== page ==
Jump-STARTing U.S.-Russian Disarmament

By Daryl G. Kimball

During his 2000 presidential campaign, Gov. George W. Bush pledged to “leave the Cold War behind [and] rethink the requirements for nuclear deterrence.” Today, the United States and Russia each still deploy about 3,000-4,000 strategic nuclear warheads, many of which are primed for launch within minutes in order to deter a surprise attack by the other. The Cold War may technically be over, but the practical reality is that the weapons and outdated nuclear deterrence thinking of that era persist.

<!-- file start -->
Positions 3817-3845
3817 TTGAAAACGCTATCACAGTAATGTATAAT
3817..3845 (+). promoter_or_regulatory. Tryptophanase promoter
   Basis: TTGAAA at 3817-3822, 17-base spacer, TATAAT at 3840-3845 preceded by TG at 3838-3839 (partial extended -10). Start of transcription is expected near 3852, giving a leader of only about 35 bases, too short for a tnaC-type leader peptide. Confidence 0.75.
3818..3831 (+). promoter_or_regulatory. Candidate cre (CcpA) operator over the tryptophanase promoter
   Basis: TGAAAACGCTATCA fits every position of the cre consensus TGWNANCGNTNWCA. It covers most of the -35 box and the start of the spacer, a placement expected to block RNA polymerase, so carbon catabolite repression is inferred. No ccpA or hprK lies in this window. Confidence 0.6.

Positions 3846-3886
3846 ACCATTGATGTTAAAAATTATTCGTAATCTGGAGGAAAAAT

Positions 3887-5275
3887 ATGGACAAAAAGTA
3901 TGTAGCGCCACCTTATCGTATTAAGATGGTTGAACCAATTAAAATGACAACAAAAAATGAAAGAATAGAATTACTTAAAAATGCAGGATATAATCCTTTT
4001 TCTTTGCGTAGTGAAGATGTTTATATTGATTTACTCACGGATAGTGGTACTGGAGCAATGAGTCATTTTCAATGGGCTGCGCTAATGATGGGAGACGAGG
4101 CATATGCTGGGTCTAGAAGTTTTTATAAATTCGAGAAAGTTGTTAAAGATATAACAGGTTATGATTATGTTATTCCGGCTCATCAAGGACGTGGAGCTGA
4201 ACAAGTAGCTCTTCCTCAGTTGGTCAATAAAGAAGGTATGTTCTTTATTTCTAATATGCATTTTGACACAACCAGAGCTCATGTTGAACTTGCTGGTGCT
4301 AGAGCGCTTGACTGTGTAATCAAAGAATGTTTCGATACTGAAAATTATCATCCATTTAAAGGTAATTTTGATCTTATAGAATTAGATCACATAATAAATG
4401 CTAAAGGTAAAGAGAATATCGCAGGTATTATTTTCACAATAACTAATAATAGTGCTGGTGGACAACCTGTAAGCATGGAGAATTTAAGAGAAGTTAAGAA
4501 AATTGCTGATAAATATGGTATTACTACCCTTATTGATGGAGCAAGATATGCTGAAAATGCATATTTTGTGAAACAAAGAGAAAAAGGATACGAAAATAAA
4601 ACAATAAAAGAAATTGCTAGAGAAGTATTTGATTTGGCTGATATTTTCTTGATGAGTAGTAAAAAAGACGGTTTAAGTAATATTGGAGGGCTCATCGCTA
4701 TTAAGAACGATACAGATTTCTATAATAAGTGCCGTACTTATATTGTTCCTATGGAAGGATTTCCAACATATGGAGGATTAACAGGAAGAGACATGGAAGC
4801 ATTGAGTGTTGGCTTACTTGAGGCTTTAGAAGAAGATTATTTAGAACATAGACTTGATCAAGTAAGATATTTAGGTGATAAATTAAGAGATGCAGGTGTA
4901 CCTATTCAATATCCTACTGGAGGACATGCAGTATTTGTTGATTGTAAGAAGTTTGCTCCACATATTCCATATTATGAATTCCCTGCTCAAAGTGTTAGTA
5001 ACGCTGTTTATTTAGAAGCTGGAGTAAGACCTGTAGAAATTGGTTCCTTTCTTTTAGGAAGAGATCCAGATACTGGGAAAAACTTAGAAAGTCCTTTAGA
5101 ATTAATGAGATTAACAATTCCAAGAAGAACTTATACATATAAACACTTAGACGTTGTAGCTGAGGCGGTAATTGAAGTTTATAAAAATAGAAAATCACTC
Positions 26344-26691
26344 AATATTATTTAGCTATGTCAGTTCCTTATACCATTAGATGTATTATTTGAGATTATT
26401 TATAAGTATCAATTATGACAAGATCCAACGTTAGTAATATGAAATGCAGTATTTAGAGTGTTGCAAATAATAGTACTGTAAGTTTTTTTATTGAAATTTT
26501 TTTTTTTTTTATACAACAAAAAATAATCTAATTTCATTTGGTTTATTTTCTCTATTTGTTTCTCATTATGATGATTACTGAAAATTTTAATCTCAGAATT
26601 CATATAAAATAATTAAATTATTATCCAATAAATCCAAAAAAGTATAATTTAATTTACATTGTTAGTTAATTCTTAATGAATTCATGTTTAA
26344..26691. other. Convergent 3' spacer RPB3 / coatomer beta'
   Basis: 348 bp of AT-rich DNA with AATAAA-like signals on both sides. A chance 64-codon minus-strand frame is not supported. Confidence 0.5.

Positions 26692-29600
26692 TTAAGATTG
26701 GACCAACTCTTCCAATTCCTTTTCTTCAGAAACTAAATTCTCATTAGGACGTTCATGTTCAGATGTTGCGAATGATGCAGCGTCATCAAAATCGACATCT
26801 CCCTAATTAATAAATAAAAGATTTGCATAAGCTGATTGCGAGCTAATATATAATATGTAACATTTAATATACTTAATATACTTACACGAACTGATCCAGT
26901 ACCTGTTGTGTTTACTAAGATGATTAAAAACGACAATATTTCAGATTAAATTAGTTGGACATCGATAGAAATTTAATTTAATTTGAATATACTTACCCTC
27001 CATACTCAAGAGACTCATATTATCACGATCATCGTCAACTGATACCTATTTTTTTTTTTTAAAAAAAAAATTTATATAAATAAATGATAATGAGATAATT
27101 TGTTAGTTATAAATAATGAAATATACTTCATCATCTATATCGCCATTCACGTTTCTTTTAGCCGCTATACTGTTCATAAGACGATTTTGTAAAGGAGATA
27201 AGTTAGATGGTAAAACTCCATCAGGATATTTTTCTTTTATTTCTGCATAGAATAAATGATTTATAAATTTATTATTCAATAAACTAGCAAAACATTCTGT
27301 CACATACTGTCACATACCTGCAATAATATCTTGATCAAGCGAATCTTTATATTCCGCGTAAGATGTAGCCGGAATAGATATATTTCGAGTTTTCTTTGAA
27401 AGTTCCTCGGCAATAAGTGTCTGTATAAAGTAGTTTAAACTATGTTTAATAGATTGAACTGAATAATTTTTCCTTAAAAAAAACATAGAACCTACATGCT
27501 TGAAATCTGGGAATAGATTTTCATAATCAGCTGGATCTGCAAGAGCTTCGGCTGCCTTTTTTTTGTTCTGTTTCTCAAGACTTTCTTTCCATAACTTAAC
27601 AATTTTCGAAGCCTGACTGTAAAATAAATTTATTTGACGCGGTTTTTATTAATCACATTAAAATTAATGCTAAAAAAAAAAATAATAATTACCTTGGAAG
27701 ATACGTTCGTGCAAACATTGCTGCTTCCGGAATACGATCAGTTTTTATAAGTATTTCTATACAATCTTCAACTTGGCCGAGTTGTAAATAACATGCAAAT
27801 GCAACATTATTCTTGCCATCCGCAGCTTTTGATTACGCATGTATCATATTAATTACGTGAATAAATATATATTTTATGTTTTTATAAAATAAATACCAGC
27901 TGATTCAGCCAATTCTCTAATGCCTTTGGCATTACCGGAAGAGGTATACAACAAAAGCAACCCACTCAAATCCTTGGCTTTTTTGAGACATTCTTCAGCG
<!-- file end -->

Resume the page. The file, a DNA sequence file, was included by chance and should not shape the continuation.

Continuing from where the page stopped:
Although the United States is on track to deploy no more than 1,700-2,200 strategic warheads by 2012 as mandated by the 2002 Strategic Offensive Reductions Treaty (SORT), the agreement’s limit expires the day it takes effect. It also allows each side to store thousands of reserve warheads and missiles as a hedge against unforeseen threats. The treaty fails to establish new verification mechanisms, relying instead on those contained in the 1991 Strategic Arms Reduction Treaty (START).

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